Example embodiments of system and method for magnetic resonance imaging (MRI) techniques for planning, real-time monitoring, control, and post-treatment assessment of high intensity focused ultrasound (HIFU) mechanical fractionation of biological material are disclosed. An adapted form of HIFU, referred to as "boiling histotripsy" (BH), can be used to cause mechanical fractionation of biological material. In contrast to conventional HIFU, which cause pure thermal ablation, BH can generate therapeutic destruction of biological tissue with a degree of control and precision that allows the process to be accurately measured and monitored in real-time as well as the outcome of the treatment can be evaluated using a variety of MRI techniques. Real-time monitoring also allow for real-time control of BH.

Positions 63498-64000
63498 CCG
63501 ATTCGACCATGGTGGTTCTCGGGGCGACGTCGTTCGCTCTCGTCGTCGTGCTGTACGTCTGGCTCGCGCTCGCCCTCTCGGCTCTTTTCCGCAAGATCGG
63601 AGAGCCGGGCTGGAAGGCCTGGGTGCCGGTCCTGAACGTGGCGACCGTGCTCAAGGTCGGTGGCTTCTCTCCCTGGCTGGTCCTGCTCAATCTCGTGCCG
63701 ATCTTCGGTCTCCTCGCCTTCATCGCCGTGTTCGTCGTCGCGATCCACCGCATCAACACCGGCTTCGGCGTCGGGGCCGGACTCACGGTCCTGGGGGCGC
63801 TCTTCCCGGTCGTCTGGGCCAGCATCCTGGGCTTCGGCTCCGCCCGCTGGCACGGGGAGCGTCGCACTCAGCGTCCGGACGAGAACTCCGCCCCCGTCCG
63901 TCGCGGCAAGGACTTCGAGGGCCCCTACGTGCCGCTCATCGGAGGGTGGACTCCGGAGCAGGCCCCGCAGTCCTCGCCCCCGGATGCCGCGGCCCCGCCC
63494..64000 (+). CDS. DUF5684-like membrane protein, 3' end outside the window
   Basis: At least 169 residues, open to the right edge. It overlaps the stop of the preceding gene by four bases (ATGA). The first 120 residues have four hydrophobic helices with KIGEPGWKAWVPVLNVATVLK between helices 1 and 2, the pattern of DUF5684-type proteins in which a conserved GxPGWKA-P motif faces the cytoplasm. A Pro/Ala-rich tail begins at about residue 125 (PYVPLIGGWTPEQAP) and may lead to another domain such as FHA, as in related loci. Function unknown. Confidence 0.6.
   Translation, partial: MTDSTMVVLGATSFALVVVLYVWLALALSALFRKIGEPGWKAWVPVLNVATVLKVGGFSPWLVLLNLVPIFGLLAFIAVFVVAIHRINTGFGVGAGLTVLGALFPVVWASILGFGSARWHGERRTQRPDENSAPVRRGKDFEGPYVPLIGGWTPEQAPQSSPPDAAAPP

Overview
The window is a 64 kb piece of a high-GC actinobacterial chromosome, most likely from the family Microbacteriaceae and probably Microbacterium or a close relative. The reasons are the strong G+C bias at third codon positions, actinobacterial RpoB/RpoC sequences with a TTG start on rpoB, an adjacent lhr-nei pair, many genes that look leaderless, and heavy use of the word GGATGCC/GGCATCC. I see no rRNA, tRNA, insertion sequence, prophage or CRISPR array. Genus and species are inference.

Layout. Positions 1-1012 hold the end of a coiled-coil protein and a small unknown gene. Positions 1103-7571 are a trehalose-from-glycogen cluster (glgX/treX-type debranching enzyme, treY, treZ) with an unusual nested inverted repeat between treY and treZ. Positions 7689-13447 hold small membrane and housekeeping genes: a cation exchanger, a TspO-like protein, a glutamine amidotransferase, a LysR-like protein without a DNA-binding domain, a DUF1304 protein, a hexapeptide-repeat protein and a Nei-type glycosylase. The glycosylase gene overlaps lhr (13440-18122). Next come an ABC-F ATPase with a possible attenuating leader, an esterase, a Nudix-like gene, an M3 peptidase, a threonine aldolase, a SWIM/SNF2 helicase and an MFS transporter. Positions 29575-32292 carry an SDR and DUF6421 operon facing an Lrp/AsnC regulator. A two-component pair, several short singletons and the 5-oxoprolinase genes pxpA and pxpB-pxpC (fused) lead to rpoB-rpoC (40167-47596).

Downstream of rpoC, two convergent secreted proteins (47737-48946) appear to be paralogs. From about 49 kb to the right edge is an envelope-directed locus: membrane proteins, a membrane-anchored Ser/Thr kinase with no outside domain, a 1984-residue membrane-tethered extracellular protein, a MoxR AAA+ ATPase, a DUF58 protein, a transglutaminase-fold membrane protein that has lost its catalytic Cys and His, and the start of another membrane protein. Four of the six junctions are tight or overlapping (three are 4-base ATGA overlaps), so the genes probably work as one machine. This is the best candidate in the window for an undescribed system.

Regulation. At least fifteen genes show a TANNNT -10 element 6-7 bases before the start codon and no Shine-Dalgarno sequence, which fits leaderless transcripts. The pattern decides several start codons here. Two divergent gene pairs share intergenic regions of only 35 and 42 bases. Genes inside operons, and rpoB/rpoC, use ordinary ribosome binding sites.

Patent Number: 10,694,974

Vera Khokhlova, Wayne Kreider, Adam Maxwell, Yak-Nam Wang, Mike Bailey

Patent

30 Jun 2020

More Inventions

Acoustics Air-Sea Interaction & Remote Sensing Center for Environmental & Information Systems Center for Industrial & Medical Ultrasound Electronic & Photonic Systems Ocean Engineering Ocean Physics Polar Science Center